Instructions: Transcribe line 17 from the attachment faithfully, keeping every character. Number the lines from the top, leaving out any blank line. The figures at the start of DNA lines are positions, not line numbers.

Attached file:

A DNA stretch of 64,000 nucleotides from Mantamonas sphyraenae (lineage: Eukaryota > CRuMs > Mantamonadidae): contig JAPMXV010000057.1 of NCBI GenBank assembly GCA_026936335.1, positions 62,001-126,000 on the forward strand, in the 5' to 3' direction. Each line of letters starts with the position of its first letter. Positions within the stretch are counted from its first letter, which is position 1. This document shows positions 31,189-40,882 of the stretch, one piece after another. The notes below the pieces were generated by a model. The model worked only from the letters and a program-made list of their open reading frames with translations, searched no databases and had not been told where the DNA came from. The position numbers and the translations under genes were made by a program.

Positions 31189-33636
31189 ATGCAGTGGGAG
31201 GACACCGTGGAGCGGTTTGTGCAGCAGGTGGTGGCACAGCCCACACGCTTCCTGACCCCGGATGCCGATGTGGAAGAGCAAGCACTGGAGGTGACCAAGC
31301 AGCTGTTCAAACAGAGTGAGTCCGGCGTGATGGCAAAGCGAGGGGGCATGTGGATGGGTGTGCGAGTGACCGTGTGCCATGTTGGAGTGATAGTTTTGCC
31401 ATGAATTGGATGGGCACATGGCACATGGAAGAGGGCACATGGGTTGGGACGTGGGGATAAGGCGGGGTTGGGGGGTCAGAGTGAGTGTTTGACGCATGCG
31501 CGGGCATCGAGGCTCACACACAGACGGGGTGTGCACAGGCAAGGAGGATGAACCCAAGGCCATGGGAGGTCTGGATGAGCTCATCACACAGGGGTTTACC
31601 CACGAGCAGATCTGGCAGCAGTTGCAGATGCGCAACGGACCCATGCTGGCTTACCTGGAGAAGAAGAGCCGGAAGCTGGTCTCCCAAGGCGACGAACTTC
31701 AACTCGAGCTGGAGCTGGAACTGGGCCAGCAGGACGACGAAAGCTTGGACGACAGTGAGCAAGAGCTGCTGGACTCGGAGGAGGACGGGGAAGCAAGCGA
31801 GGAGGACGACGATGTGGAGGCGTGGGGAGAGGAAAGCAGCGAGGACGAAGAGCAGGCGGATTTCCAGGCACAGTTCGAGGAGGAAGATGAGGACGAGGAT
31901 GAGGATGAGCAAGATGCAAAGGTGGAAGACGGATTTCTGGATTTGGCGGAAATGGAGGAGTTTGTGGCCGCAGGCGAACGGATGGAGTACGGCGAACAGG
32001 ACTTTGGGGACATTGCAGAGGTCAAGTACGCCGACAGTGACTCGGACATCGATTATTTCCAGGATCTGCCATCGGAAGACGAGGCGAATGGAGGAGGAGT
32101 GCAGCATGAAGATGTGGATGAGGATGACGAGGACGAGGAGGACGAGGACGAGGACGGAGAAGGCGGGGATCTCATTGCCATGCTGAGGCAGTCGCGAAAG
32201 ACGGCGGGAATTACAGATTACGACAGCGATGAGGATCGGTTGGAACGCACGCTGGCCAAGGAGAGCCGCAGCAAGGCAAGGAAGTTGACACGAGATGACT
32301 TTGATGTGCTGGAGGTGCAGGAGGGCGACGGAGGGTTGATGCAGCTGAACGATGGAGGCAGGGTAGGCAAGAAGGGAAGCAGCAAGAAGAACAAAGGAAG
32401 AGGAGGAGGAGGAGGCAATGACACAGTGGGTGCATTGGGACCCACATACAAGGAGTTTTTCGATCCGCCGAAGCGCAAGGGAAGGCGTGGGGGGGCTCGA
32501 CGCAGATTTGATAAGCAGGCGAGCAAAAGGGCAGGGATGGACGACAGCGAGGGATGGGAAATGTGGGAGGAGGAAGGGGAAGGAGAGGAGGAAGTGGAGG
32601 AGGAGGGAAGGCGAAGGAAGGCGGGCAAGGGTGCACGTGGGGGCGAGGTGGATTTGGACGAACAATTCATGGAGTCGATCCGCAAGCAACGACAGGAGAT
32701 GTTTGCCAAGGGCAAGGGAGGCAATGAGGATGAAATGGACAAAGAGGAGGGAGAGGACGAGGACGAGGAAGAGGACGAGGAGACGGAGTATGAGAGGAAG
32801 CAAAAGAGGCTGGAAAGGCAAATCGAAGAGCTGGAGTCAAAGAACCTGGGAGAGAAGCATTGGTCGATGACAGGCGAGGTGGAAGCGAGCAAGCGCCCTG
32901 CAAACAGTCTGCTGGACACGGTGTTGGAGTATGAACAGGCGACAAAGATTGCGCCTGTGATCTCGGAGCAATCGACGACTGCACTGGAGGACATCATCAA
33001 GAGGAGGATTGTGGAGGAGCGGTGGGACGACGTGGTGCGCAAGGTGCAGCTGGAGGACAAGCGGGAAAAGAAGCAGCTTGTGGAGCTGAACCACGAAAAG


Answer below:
32501 CGCAGATTTGATAAGCAGGCGAGCAAAAGGGCAGGGATGGACGACAGCGAGGGATGGGAAATGTGGGAGGAGGAAGGGGAAGGAGAGGAGGAAGTGGAGG